Unravelling Commitment? An Empirical Assessment of Political Commitment to Reduce Hunger and Undernutrition in Five High Burden Countries
te Lintelo, D.J.H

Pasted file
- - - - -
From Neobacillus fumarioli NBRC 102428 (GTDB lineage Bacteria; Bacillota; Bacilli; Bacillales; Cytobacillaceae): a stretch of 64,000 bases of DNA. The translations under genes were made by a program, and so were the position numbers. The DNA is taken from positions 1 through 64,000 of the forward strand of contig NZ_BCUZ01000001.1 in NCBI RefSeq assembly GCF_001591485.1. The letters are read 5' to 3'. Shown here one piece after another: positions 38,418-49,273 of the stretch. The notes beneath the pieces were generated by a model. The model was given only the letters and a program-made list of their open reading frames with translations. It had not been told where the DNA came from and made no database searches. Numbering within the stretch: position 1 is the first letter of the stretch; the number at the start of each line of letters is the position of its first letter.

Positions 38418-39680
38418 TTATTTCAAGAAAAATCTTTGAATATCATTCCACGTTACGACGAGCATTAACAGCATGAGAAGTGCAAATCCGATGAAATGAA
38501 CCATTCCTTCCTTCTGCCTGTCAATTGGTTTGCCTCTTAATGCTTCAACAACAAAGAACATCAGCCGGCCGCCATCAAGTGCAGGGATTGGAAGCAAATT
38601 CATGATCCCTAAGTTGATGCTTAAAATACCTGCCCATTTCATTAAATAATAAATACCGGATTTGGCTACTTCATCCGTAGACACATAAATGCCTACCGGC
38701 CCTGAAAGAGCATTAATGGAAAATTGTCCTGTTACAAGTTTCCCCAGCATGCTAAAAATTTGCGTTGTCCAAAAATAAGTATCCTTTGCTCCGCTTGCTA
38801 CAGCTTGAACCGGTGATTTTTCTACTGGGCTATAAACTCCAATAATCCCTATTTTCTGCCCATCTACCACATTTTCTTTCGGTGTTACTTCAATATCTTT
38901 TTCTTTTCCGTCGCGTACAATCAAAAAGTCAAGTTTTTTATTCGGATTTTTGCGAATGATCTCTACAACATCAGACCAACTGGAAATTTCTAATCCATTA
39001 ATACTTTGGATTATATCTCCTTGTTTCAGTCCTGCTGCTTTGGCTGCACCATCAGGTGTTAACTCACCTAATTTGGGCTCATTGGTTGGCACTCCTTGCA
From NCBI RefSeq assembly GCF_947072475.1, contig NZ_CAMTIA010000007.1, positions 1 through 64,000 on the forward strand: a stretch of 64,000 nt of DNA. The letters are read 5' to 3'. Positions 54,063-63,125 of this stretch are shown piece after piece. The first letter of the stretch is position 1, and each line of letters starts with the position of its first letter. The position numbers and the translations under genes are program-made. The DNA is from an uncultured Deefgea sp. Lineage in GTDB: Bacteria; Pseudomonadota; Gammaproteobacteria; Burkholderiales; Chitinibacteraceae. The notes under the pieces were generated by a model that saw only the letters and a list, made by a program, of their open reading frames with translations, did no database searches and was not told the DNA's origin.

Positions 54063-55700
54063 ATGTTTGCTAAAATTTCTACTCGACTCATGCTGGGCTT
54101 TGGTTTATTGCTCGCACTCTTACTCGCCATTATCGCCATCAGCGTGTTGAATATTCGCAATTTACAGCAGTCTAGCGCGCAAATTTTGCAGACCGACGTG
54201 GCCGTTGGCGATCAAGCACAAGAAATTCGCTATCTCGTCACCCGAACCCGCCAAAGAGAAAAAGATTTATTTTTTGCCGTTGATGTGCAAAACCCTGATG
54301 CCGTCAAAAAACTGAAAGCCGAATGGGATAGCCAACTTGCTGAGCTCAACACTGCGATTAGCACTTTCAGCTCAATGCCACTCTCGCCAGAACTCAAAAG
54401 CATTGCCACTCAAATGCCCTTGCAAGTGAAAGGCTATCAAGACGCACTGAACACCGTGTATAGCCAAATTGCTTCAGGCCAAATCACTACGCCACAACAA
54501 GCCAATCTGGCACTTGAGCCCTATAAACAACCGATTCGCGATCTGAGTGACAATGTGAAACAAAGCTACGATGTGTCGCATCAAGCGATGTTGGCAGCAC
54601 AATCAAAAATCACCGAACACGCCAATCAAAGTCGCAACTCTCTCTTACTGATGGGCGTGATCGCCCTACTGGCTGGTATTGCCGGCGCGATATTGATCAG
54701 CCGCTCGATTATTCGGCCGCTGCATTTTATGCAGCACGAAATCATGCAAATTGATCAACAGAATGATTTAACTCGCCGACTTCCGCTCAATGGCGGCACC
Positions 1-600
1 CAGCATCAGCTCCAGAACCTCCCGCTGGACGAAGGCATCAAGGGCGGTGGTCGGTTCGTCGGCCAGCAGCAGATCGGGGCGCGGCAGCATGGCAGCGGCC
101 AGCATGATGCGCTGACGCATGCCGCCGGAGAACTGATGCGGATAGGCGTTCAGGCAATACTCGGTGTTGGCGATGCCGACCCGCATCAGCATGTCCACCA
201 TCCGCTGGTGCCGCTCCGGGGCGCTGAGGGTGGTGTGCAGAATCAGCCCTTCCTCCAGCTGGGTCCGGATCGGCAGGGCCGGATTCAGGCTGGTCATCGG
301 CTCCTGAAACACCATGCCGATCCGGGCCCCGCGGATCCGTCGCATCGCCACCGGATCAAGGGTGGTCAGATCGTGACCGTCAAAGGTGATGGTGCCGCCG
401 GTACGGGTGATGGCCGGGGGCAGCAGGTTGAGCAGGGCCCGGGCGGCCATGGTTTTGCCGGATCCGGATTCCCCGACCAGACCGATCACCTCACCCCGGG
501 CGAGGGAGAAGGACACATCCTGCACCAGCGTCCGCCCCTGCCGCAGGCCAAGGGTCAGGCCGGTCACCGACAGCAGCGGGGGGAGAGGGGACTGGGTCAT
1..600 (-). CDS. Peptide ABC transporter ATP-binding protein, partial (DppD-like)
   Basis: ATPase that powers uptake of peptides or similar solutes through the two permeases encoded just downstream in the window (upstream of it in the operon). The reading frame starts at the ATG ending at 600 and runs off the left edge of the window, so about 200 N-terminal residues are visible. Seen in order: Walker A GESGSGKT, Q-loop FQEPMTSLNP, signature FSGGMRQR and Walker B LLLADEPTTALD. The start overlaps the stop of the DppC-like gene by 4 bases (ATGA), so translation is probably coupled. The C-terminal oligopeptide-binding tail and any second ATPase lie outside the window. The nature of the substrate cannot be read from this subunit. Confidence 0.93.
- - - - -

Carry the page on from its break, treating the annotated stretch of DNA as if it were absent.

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In recent years, the global hunger and nutrition community has increasingly come to view political commitment as an essential ingredient for pushing food and nutrition security higher up public policy agendas (Foresight Project 2011; te Lintelo et al. 2011, 2014b; FAO, IFAD and WFP 2013, 2014; Gillespie et al. 2013; International Food Policy Research Institute (IFPRI) 2014). In response, commitment metrics and scorecard tools to assess levels of political commitment have proliferated. They enhance accountability of governments, donors, civil society and private sector organisations for actions addressing hunger and nutrition. International organisations and aid donors also use these tools to make decisions on funding and programmatic action. Examples of these metrics include the World Health Organization’s (WHO) nutrition landscape analyses (Engesveen et al. 2009); the HungerFree scorecard (ActionAid 2009, 2010); the Hunger Reduction Commitment Index (te Lintelo et al. 2011, 2014b); the Nutrition Barometer (Save the Children and World Vision International 2012); the Hunger And Nutrition Commitment Index (te Lintelo et al. 2013, 2014a); the Political Commitment Rapid Assessment Tool (Fox et al. 2014) and the Global Nutrition Report’s review of Nutrition 4 Growth Summit commitments (IFPRI 2014). These metrics have focused on operationalising the concept of political commitment to enable its measurement. Yet many inadvertently conflate commitment to address food security with commitment to tackle nutrition security; and commitment to fight hunger with commitment to combat undernutrition. This conflation is also common in the policy and academic literature (World Bank 2006) and in dominant narratives on nutrition in development (Nisbett et al. 2014). Because the concepts of food security and nutrition security are only partially overlapping, we hypothesise that government commitment to hunger reduction is empirically different from government commitment to reducing undernutrition. This study accordingly builds on research that has used secondary data to demonstrate that developing countries often have divergent strengths of commitment to hunger reduction and to nutrition (te Lintelo et al. 2013, 2014a). We review the literature to synthesise a set of nine political commitment indicators; construct a survey instrument; and collect primary data in five high burden countries (Bangladesh, Malawi, Nepal, Tanzania and Zambia) to ascertain whether government commitment to hunger is the same as commitment to nutrition.